Speed of wear-out
Inverse-U effects of repetition on interactive response will be seen only for ads with a moderate speed of wear-out, rated in pre-tests. Fast wear-out will accelerate a decline in interactive response, whereas slow wear-out will delay this decline, or even increase response with repetition.
Sample and design
Two hundred and seventy three members of an audience panel (representative of the general public) participated individually in a one-and-a-half hour study, and each received a $20 (AUD) department store gift voucher. Participants were randomly assigned to a 2 (interactivity: normal (control) ads versus interactive ads) × 3 (ad repetition: 1, 3, or 5 exposures) × 2 (brand familiarity: familiar or unfamiliar) × 3 (wear-out: slow, moderate or fast) factorial design. Interactivity was a between-subjects factor, while all the others were within-subjects factors. We deleted data from 66 participants who had missing data or whose answers to probes in the post-test survey indicated that their response rates had been affected by experimental demand effects (ie they thought they had to respond to every ad) or an inability to understand the instructions. Half of the final sample (95 of 207 (46 per cent)) were women, and ages ranged from 18 to 86 years (M=45.23, SD=15.38). Tests of the randomness of assignment to the two between-subjects conditions, using several demographic variables (eg number of hours watching TV daily), detected no significant differences.
Pilot test results
F(4, 155)=1.73, p=0.146
F(4, 155)=2.32, p=0.059
F(4, 155)=3.54, p=0.009
The interactive versions of the ads used the impulse response format, which is the closest iTV ad format to traditional direct response ads, and has been used on the British Sky Broadcasting platform in the UK and the Wink platform in the US.43 We could have used other interactive formats, such as the dedicated advertiser location (DAL, or microsite) ads and telescopic ads tested by Bellman, Schweda and Varan.44 These ads offer a longer interactive experience, but in that study had interaction rates equivalent to the rate for impulse response ads, although the number of interactive opportunities offered was very limited (eg just one telescopic ad in a half-hour programme). We chose to use the impulse format in this study because the first few interactions with longer-duration iTV formats might exhaust the appetite for interaction, which would have obscured the effects of repetition we were hoping to observe. In this study, to equalize the offers across product categories, all the ‘call to action’ banners superimposed over the normal TV ads offered entry into a competition. The prizes for these competitions were tailored to the product category (eg to win the camcorder featured in the ad). Entry in the competition was acknowledged by a confirmation banner. Since viewers could enter each competition only once, subsequent interactions with repeated ads generated a banner telling the participant they had already entered that competition. In the results below, we count only the first response in our measure of response rate.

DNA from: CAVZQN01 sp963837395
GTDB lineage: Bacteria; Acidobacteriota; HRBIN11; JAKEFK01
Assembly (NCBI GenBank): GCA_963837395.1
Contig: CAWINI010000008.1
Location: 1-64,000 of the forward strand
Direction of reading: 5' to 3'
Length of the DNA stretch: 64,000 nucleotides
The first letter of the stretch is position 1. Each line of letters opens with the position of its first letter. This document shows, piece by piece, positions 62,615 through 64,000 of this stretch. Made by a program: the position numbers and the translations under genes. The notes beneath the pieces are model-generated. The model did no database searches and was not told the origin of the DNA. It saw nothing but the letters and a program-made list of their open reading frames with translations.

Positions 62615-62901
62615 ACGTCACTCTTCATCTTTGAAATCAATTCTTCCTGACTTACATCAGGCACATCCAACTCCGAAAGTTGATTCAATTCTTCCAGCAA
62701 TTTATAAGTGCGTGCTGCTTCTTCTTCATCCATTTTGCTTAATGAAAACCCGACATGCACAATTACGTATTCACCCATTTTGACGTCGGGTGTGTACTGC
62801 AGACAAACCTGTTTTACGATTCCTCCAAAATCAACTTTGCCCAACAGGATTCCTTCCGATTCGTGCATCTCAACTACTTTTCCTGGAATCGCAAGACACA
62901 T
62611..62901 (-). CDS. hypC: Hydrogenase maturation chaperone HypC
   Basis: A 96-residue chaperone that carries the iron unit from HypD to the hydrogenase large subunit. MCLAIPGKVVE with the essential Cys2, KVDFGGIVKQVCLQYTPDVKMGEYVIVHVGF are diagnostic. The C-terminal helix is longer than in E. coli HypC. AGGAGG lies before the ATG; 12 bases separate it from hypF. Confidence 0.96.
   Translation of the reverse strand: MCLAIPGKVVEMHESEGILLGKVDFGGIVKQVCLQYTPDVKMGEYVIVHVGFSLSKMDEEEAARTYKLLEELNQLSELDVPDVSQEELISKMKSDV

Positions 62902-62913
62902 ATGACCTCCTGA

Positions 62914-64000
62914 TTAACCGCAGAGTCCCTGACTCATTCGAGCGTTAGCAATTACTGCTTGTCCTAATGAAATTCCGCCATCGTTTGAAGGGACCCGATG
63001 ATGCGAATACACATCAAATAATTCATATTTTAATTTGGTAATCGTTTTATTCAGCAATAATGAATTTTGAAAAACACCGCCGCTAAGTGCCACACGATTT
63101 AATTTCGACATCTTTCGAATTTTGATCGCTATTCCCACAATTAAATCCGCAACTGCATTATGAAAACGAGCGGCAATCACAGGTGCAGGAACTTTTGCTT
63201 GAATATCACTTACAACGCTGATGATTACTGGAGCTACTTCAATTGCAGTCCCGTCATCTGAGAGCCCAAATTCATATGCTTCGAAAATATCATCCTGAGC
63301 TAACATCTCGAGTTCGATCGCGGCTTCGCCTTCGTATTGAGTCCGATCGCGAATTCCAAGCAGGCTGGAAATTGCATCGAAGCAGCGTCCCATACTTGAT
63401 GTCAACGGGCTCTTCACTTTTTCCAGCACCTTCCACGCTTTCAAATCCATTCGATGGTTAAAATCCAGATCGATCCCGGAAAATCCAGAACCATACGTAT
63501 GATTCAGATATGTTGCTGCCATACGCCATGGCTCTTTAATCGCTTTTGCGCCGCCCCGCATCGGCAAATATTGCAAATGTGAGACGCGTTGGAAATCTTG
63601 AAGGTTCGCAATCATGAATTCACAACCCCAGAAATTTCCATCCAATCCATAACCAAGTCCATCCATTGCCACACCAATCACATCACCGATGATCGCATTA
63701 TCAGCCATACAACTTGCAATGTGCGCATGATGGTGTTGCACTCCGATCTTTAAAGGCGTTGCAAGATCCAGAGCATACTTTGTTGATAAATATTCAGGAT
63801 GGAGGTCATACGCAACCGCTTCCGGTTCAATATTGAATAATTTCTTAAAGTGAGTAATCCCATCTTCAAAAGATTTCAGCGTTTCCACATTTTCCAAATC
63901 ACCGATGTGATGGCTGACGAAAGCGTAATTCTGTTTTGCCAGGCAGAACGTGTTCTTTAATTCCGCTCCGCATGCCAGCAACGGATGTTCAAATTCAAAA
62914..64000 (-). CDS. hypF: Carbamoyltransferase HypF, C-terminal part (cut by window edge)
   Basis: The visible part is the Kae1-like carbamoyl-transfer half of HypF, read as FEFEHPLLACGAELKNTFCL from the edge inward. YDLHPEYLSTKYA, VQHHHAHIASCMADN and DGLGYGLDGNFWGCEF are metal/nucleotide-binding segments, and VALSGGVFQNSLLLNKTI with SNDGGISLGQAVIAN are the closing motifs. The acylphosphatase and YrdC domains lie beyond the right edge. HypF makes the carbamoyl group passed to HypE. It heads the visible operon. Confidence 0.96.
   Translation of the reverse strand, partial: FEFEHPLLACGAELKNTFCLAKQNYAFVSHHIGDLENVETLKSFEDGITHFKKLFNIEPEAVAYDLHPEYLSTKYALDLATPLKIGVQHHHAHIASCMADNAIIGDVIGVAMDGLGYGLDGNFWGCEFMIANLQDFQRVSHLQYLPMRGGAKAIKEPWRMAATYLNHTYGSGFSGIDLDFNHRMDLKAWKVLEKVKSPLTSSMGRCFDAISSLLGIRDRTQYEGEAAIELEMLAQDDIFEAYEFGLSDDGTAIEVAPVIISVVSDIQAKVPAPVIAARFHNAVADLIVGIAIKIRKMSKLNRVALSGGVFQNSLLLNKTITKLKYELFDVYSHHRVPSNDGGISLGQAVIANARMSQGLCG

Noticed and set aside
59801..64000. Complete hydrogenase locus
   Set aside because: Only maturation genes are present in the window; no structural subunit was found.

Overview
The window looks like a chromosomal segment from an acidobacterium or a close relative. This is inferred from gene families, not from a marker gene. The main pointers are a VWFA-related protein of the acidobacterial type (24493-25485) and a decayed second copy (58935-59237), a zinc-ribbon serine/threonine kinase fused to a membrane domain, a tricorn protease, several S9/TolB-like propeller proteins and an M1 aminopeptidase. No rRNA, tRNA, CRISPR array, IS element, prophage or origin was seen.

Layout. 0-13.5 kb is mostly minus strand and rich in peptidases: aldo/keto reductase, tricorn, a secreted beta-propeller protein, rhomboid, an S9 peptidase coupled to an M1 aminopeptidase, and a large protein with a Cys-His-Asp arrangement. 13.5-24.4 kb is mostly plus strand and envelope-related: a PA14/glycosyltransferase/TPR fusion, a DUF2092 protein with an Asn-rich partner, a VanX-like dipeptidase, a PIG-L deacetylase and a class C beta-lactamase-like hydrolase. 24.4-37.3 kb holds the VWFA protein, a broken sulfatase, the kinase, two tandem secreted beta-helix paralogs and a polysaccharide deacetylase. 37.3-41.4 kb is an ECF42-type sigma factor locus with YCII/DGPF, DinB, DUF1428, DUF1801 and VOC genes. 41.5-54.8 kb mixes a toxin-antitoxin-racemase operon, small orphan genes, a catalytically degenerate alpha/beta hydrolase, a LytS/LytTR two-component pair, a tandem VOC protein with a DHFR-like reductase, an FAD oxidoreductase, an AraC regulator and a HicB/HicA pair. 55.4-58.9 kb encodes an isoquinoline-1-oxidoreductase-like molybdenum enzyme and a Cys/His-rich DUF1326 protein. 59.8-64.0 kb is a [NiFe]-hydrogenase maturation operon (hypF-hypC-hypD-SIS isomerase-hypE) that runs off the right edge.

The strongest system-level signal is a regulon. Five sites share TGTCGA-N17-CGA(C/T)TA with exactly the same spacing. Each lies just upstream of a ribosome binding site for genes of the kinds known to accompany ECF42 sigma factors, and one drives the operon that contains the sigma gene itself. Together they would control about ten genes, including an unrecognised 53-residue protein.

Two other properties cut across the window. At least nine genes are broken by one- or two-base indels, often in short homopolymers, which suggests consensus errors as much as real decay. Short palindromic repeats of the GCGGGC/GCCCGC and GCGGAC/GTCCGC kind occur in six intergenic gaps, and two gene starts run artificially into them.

Procedure and measures
Approximately 24 hours after completing the study, participants who had consented to being interviewed by telephone the next day were asked to recall as much as they could about any test ads they claimed to remember seeing (164 (79 per cent of 207) consented). If the interviewer (a trained research assistant) judged that the participant had ‘proven’ recall of the ad, day-after recall was coded as 1, and 0 otherwise.50 Demographics, such as gender, age and education level, were already known for these panel members.
Even though we carried out an experiment, our response data are right-censored, that is, we do not know for sure whether participants who had not responded by the fifth exposure would have gone on to respond to a sixth exposure, or even later exposures. An appropriate method of analysis for these kinds of data is survival analysis, which typically deals with predicting the probability of ‘failure’ at a certain time. In our case, we reverse the usual interpretation of such models to predict the probability of ‘success’, that is, interactive response to a TV ad. We used the Cox regression model, as it has the advantage of being nonparametric. Because nonparametric approaches impose less structure on the data, compared to parametric approaches, they can yield a more accurate representation of the hazard rate.51, 52 (We note that we obtain similar results using a parametric inverse Gaussian survival model, but its integrated hazard function suggests that it distorts the hazard rate.) The Cox model assumes that covariates, which raise or lower the hazard of failure (response), have a fixed effect in each period of time, but this can be tested by incorporating time-varying covariates, that is, covariates whose effects change over time. If one of these time × covariate interactions is significant, then the assumption of equal effects over time has to be relaxed for that particular covariate (eg familiarity or wear-out).